In the language of the National 5 Modern Studies syllabus – in which FAC has appeared for some years – we are an ‘outsider’ pressure group. This is, as I understand it, a function of our relationship with the government. Outsider pressure groups are those which are not ‘consulted by the government’. Given the repeated claim by spokespersons for the Scottish Government that the Act is there to protect football fans and to ensure that we can enjoy attending games in a suitable environment, you would think that our views on the Act would have been solicited by the government. But no, as even 14-year-old Scottish schoolchildren know, we are defined as being ‘not consulted’ and instead have had to rely on building support among the public. Luckily for us then, that the Scottish public, when properly consulted, agree in the overwhelming majority that the Act should go. They are joined by ‘insider’ groups such as the Law Society of Scotland, Liberty UK, the black and ethnic minority organisation BEMIS, anti-sectarian group Nil by Mouth, academics, children’s organisations and … well, every part of civic society except the Scottish Government and the Police Service of Scotland. I would imagine that even the latter must, by now, be wishing they had kept well away, given the near-irreparable damage that the Act has caused to the relationship between young football supporters and the police.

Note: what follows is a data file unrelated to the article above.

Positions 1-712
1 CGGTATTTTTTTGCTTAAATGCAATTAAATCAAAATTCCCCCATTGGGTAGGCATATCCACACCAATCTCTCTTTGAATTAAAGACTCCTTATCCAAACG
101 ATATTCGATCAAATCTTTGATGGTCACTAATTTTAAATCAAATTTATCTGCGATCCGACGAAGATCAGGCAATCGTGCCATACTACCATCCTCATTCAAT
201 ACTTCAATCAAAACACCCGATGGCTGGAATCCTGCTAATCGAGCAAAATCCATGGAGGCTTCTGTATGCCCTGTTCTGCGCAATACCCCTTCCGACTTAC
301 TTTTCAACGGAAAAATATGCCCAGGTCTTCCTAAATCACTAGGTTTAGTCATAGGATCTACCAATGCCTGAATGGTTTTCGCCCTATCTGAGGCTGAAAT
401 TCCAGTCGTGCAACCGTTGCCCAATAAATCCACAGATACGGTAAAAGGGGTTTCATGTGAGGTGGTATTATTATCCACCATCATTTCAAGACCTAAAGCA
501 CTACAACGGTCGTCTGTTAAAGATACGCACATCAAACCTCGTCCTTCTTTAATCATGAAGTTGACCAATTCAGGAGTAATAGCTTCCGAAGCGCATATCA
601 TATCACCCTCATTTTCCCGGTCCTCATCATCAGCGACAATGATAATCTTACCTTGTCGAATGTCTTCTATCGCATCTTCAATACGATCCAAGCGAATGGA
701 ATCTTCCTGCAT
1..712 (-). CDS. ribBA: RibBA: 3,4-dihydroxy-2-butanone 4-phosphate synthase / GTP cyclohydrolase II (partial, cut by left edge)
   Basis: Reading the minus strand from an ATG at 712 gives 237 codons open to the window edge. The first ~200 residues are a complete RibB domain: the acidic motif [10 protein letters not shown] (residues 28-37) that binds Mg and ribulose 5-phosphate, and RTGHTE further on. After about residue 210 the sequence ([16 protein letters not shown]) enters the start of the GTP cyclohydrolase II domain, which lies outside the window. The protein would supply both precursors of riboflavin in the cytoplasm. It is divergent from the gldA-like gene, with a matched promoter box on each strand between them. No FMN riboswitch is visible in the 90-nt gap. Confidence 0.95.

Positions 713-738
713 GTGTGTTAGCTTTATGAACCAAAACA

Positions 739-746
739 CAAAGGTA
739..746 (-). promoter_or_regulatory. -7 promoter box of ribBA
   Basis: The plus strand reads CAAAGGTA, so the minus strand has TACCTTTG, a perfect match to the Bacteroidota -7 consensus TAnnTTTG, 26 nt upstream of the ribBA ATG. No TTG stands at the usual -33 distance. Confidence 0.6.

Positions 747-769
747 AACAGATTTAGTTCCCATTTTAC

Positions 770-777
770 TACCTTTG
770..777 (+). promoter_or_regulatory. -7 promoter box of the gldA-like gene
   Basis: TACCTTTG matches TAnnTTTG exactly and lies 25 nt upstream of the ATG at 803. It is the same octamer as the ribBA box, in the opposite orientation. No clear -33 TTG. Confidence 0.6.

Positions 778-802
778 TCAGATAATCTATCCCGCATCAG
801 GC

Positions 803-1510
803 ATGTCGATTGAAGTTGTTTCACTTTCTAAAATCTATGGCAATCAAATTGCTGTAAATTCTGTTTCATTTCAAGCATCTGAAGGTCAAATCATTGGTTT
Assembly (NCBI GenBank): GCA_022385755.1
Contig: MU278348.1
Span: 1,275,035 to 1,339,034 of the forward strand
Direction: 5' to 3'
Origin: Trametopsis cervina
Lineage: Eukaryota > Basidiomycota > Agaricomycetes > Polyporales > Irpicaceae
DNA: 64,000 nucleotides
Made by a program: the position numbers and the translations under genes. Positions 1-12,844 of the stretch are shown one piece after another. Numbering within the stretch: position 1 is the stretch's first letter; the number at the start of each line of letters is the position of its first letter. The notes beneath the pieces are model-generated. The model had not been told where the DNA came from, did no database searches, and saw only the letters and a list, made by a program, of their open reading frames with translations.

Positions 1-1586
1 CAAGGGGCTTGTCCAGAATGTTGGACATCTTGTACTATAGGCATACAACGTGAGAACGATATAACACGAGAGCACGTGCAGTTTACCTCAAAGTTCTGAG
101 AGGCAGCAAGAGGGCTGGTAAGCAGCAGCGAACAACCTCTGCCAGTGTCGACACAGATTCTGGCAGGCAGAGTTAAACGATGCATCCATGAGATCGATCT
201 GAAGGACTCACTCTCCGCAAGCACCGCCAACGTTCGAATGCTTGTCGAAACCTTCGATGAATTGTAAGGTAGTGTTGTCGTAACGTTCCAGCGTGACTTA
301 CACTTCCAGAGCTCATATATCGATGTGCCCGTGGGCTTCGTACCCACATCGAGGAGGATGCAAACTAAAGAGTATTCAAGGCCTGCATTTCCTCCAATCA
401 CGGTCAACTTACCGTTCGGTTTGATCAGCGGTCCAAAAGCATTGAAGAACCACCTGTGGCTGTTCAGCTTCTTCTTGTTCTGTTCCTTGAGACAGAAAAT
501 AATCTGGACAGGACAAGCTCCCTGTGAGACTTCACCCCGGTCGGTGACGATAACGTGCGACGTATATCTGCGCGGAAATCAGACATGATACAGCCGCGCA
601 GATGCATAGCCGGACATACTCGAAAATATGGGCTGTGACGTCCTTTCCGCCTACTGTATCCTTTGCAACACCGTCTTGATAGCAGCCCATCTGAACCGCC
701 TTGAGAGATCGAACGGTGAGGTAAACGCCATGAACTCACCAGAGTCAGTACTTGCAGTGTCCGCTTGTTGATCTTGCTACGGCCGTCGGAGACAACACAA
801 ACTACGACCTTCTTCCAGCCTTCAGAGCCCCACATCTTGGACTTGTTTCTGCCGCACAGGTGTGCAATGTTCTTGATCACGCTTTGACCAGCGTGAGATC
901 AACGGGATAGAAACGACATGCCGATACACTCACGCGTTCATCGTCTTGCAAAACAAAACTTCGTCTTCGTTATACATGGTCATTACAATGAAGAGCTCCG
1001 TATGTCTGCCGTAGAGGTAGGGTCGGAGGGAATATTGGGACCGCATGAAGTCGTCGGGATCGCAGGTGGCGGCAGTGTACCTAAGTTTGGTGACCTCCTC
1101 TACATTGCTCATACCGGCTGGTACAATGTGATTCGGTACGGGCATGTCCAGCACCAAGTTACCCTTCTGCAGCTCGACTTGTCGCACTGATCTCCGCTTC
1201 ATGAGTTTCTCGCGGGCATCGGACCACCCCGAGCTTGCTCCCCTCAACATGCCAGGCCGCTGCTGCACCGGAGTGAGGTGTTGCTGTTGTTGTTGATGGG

The consequences of the Act have been catastrophic for many people. Young people have lost out on jobs and promotions because of prosecution, far less conviction; some young trainee teachers and health service and other professionals have had to face the prospect of losing their entire careers before they had even started, for the same reason. For many, the fact that they were ultimately found Not Guilty (The Act has a very low conviction rate) did not mitigate the damage caused to them or the stress and anxiety which they and their families suffered. For every week that this Act remains on the statute book, more young people will suffer the same. In that context, it is disappointing that our Government, who are strong believers in the ‘will of the people’ and the ‘will of Parliament’, are still digging their heels in and refusing to accept the will of both people and parliament.
This Act will go – making history as it does as the first piece of legislation enacted by the Scottish Parliament to be repealed. In the words of James Kelly, the ‘parliamentary arithmetic’ makes that almost certain. As ‘outsiders’ we don’t, by definition, expect to be listened to by the Scottish Government but, just in case they are listening, I say this: the least you can do now is to allow the process to be completed without undue hindrance. You got it wrong. Let it go and move on.